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  • How to spot a scam

    Scammers go to extraordinary lengths to impersonate trusted organisations, like the ATO. They create fake login webpages for government services and send emails that look and sound like something we might send.

    But there are always a few details that can give away a scam.

    This Scams Awareness WeekExternal Link (7-11 November), we're partnering with the Australian Competition and Consumer Commission (ACCC) to make sure your clients know how to spot a tax or super scam.

    We’re encouraging you to remind your clients that we’ll never:

    • ask for their personal information on social media platforms. Always make sure your clients engage with our verified accounts, and never give out their personal identifying information on social media, like their TFN or bank account details.
    • request payment of a tax debt through gift cards, cryptocurrency or cardless cash.
    • send them a link to login to our online services in an email or text message. This is a tactic scammers use to harvest information so we’ll never include these in our communications.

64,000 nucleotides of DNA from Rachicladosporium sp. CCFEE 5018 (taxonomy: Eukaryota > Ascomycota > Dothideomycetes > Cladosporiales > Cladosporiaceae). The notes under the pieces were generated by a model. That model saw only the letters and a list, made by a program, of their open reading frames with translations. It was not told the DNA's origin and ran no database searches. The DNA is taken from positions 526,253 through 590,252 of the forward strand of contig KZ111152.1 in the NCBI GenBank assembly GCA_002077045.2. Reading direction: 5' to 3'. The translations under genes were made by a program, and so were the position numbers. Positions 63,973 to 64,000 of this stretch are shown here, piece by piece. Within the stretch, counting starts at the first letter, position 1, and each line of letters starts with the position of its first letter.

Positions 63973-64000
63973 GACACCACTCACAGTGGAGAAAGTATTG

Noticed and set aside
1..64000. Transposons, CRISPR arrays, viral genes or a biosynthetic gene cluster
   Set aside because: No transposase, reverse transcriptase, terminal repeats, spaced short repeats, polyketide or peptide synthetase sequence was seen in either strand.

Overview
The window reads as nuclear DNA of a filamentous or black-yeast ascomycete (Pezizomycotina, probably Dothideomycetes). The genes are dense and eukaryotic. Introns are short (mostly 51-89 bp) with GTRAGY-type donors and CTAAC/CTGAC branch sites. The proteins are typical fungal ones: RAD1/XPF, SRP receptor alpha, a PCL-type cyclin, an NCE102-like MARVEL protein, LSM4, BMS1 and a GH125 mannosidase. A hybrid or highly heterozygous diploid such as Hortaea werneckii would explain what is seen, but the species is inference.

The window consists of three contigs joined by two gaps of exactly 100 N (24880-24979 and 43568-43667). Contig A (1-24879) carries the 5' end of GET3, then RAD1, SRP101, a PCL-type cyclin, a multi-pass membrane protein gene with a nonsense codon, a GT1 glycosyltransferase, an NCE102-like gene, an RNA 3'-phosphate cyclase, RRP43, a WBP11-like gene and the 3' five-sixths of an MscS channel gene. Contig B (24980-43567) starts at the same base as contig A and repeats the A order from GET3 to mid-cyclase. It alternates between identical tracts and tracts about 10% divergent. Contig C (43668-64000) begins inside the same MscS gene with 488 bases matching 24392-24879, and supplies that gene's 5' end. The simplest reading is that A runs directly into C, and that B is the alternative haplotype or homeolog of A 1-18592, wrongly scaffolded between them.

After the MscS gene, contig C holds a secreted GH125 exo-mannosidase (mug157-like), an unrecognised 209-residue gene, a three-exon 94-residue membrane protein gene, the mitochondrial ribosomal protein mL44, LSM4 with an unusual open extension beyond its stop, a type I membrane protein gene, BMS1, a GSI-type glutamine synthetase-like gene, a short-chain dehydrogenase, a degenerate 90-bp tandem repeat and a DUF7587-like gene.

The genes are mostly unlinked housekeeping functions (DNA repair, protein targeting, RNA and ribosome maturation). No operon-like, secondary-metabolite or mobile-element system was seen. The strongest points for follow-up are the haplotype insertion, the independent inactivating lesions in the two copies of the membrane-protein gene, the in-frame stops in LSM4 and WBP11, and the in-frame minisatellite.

• threaten them with immediate arrest. If this happens, tell your clients to report the incident to us.

    It's very important for tax professionals to be wary of tax and super scams. Make sure you update your devices with the latest software and apply multi-factor authentication to all business devices.

    Being vigilant of the warning signs and taking the time to protect yourself might just save your clients and business from falling into a scammer’s trap.

    Find more information about identifying scams on our verify or report a scam page and security advice for tax professionals. You can also follow us on FacebookExternal Link, LinkedInExternal Link and TwitterExternal Link for the latest tax and super news.

    Last modified: 03 Nov 2022QC 70808